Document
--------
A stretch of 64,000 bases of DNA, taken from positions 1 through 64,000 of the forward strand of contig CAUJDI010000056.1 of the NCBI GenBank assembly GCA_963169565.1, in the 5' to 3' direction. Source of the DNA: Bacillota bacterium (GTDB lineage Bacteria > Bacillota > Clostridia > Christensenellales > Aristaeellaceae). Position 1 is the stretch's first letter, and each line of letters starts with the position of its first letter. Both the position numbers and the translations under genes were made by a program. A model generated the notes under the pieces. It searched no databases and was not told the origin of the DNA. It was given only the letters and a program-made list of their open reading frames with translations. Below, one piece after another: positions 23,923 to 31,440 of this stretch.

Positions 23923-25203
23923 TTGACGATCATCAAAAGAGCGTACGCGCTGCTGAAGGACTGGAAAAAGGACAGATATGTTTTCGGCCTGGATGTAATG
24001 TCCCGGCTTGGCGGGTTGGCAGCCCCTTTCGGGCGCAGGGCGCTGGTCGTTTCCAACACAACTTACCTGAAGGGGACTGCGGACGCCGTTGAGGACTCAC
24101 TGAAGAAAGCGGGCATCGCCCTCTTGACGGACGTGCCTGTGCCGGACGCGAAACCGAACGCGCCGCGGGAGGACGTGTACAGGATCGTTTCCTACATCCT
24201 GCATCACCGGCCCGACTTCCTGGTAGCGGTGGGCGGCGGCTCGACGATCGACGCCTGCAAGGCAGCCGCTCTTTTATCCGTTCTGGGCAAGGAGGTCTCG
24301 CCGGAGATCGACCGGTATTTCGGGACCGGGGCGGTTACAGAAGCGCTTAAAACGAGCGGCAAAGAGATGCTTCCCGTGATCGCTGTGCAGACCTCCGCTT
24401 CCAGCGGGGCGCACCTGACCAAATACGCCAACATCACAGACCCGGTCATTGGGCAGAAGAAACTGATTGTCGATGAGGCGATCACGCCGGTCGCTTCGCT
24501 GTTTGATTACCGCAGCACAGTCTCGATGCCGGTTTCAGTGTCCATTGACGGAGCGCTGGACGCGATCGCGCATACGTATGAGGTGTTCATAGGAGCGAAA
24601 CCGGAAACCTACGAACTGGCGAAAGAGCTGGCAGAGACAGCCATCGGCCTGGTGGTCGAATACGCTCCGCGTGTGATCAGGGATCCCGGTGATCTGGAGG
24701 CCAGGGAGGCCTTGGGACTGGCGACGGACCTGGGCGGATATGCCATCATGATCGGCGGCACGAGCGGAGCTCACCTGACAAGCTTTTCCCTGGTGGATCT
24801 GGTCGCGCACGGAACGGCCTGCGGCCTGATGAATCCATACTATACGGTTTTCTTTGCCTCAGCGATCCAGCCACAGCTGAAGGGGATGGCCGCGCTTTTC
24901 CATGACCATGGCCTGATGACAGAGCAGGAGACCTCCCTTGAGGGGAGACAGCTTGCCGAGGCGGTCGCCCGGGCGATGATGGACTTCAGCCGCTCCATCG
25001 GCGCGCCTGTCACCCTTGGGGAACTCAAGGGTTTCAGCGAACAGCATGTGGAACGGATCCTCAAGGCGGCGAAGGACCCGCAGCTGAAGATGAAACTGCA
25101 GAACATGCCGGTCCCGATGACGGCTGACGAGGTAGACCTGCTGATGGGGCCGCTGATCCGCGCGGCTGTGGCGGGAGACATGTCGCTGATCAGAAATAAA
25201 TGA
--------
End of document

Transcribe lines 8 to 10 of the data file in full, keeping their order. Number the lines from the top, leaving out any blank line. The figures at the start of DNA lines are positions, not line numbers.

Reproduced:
24401 CCAGCGGGGCGCACCTGACCAAATACGCCAACATCACAGACCCGGTCATTGGGCAGAAGAAACTGATTGTCGATGAGGCGATCACGCCGGTCGCTTCGCT
24501 GTTTGATTACCGCAGCACAGTCTCGATGCCGGTTTCAGTGTCCATTGACGGAGCGCTGGACGCGATCGCGCATACGTATGAGGTGTTCATAGGAGCGAAA
24601 CCGGAAACCTACGAACTGGCGAAAGAGCTGGCAGAGACAGCCATCGGCCTGGTGGTCGAATACGCTCCGCGTGTGATCAGGGATCCCGGTGATCTGGAGG